Zesa, thanks for slashing bills but

HARARE - Zesa holdings has announced it will begin cutting power bills for domestic consumers today in fulfilment of an earlier promise to help ease the plight of their customers — but will do so in phases.

This move has been welcomed by the many consumers struggling to make ends meet in a harsh economic environment we live in.

A similar exercise was implemented by councils when government ordered them to scrap bills accumulated from dollarisation in 2009 until July 31 2013 when harmonised elections were held.

Fixed phone line company TelOne also cancelled a total of $80 million domestic debts for its customers.

While many will welcome the slashing of all these debts, there is no doubt that operations of these organisations will be affected negatively.

Despite Zesa boss Josh Chifamba assuring the public that the scrapping of the bills will not affect the operations of the utility company, it will be no relief to consumers who have been going through a tough time due to a serious load shedding schedule, leaving them with only a few hours of power.

With a shortfall of about 1 000 MW in its generation capacity, Zesa has been relying on its old power stations like Kariba hydro power station  which was built in the 1960s and Hwange, built from 1976 and only completed after independence in 1986 when Zesa was formed.

The country’s power problems have impacted negatively on farming and industry, leaving some industries with no options but to use generators which are costly.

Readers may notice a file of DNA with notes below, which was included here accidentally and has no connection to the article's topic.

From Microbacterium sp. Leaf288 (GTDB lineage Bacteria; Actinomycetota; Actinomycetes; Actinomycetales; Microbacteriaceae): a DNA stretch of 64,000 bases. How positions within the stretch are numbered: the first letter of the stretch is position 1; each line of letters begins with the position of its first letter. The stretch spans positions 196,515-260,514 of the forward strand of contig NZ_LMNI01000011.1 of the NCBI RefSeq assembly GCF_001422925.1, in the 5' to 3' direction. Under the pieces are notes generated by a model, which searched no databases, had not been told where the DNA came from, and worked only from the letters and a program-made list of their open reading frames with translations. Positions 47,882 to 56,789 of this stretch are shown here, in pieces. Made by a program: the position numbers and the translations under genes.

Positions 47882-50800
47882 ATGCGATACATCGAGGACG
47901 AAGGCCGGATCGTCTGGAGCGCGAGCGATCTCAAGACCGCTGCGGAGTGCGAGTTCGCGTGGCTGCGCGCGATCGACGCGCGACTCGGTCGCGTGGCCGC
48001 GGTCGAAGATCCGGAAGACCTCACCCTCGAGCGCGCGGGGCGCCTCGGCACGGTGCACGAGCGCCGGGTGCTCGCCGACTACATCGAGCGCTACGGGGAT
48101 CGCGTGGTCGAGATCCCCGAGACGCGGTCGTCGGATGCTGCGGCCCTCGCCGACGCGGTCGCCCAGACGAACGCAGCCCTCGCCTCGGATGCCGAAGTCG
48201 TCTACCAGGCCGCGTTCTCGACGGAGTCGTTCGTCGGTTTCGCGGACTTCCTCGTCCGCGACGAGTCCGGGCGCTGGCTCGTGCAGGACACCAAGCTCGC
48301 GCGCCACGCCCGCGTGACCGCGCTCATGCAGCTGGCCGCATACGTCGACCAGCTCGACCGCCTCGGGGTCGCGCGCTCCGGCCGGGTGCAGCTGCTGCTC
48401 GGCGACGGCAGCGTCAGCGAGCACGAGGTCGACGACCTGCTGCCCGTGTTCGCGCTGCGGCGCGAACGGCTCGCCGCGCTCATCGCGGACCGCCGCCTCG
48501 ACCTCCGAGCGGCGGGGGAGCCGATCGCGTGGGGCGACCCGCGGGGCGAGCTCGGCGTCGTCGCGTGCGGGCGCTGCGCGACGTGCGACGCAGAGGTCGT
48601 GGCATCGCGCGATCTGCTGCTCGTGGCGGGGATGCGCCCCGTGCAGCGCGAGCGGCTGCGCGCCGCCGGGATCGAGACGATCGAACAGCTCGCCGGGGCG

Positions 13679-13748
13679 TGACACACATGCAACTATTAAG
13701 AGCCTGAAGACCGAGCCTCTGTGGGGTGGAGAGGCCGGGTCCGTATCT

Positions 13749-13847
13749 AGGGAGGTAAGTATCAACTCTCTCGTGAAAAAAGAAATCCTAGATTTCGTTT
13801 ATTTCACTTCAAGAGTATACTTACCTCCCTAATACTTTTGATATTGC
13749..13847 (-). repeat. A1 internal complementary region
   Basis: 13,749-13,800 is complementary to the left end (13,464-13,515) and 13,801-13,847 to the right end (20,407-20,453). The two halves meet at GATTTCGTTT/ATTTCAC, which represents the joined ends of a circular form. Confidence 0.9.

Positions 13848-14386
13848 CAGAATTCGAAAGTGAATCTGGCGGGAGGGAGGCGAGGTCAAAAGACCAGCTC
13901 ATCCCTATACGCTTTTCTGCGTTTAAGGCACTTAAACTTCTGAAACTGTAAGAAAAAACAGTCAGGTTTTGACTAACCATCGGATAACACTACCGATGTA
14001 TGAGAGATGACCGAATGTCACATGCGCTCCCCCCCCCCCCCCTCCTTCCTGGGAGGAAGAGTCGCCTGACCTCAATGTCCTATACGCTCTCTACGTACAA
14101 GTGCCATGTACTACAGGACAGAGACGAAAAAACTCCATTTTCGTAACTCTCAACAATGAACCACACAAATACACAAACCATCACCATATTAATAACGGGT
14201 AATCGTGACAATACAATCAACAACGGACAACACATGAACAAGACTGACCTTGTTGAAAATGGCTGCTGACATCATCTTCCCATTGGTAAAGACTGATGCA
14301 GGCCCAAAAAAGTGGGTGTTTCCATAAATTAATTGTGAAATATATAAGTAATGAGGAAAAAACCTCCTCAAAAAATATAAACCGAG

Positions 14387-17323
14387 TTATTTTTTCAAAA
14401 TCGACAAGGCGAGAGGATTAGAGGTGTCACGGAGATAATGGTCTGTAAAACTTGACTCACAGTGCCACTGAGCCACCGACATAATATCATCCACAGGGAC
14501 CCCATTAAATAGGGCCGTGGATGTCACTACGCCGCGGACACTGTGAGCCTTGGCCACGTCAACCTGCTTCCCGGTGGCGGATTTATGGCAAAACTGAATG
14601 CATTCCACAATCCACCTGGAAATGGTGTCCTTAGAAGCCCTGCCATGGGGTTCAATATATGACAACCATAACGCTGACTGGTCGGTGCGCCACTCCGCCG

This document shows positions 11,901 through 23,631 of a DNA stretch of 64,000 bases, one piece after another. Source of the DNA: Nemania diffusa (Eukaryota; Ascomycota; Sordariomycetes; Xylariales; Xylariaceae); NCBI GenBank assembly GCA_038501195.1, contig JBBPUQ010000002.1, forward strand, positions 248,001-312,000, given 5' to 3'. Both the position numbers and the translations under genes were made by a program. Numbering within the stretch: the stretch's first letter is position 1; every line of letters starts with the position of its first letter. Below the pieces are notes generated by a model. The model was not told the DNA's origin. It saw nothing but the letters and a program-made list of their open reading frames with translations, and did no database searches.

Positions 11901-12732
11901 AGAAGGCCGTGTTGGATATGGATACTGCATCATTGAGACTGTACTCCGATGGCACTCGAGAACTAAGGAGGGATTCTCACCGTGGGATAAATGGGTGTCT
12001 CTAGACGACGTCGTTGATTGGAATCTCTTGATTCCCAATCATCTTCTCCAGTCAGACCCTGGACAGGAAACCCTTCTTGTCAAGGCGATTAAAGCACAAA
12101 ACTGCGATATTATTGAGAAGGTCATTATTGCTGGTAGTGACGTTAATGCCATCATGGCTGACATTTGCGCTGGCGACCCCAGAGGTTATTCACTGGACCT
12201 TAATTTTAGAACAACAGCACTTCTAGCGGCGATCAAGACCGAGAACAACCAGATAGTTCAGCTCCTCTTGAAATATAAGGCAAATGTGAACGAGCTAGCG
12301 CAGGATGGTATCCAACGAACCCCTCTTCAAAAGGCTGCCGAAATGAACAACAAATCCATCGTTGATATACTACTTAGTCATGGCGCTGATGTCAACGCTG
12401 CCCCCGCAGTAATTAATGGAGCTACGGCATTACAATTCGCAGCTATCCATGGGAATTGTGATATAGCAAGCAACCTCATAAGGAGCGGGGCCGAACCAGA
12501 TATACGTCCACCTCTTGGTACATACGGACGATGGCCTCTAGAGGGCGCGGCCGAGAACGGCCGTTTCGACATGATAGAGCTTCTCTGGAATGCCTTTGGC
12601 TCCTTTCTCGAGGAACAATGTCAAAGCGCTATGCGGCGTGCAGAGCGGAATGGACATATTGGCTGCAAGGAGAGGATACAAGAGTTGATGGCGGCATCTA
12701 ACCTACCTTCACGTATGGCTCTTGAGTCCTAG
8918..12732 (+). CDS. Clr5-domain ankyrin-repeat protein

The problem of  power shortages, however, will not be resolved overnight as it takes an average of four to seven years to build a new power station.

It also requires millions if not billions of dollars to implement new generation capacity.

With government looking at the short term measure of relieving consumers’ bills and with the country’s economy seemingly continuing to dip, Zesa, councils and TelOne will soon be faced with the same problems — people failing to pay their bills.

Already information is that residents have started accumulating council debts again.

We need to solve our economic problems and get people employed so they can pay their bills.

If Zesa operates as a business, we should begin to see cost recovery tariffs that will allow the utility to maintain equipment, plan new power projects and extend power lines to the rural population.

With only about 35 percent of Zimbabweans able to use power, the rest of the country continues to live in the dark and use wood at unsustainable levels.

Zimbabwe’s power needs have always been premised on the availability of electricity, but it will take many years before we can have enough electricity to meet our needs.

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